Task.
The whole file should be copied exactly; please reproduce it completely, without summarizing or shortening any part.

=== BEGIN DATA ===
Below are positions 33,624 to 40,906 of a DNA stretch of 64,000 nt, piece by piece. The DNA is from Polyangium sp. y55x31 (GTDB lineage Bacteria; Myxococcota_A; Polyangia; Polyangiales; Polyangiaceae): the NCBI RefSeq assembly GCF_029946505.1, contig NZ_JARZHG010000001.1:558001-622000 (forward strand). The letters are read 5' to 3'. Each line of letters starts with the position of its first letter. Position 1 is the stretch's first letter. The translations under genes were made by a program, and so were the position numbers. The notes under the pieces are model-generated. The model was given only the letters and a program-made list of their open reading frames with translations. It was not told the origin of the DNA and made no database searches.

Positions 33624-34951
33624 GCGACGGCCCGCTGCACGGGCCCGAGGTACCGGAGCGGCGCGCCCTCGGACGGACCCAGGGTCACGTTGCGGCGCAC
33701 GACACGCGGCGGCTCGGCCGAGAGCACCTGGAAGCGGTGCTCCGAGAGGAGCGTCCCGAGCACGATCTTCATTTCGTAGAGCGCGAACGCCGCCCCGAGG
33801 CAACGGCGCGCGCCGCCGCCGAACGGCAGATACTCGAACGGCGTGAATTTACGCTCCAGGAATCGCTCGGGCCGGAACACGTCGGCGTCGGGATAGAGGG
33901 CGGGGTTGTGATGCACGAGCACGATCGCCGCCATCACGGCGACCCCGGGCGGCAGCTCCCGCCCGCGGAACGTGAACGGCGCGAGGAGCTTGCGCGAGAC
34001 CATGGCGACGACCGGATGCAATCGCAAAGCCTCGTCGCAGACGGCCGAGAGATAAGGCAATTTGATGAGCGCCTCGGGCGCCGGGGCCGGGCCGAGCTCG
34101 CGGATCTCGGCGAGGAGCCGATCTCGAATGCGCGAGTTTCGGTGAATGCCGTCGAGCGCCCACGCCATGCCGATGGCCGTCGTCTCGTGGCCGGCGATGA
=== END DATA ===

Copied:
Below are positions 33,624 to 40,906 of a DNA stretch of 64,000 nt, piece by piece. The DNA is from Polyangium sp. y55x31 (GTDB lineage Bacteria; Myxococcota_A; Polyangia; Polyangiales; Polyangiaceae): the NCBI RefSeq assembly GCF_029946505.1, contig NZ_JARZHG010000001.1:558001-622000 (forward strand). The letters are read 5' to 3'. Each line of letters starts with the position of its first letter. Position 1 is the stretch's first letter. The translations under genes were made by a program, and so were the position numbers. The notes under the pieces are model-generated. The model was given only the letters and a program-made list of their open reading frames with translations. It was not told the origin of the DNA and made no database searches.

Positions 33624-34951
33624 GCGACGGCCCGCTGCACGGGCCCGAGGTACCGGAGCGGCGCGCCCTCGGACGGACCCAGGGTCACGTTGCGGCGCAC
33701 GACACGCGGCGGCTCGGCCGAGAGCACCTGGAAGCGGTGCTCCGAGAGGAGCGTCCCGAGCACGATCTTCATTTCGTAGAGCGCGAACGCCGCCCCGAGG
33801 CAACGGCGCGCGCCGCCGCCGAACGGCAGATACTCGAACGGCGTGAATTTACGCTCCAGGAATCGCTCGGGCCGGAACACGTCGGCGTCGGGATAGAGGG
33901 CGGGGTTGTGATGCACGAGCACGATCGCCGCCATCACGGCGACCCCGGGCGGCAGCTCCCGCCCGCGGAACGTGAACGGCGCGAGGAGCTTGCGCGAGAC
34001 CATGGCGACGACCGGATGCAATCGCAAAGCCTCGTCGCAGACGGCCGAGAGATAAGGCAATTTGATGAGCGCCTCGGGCGCCGGGGCCGGGCCGAGCTCG
34101 CGGATCTCGGCGAGGAGCCGATCTCGAATGCGCGAGTTTCGGTGAATGCCGTCGAGCGCCCACGCCATGCCGATGGCCGTCGTCTCGTGGCCGGCGATGA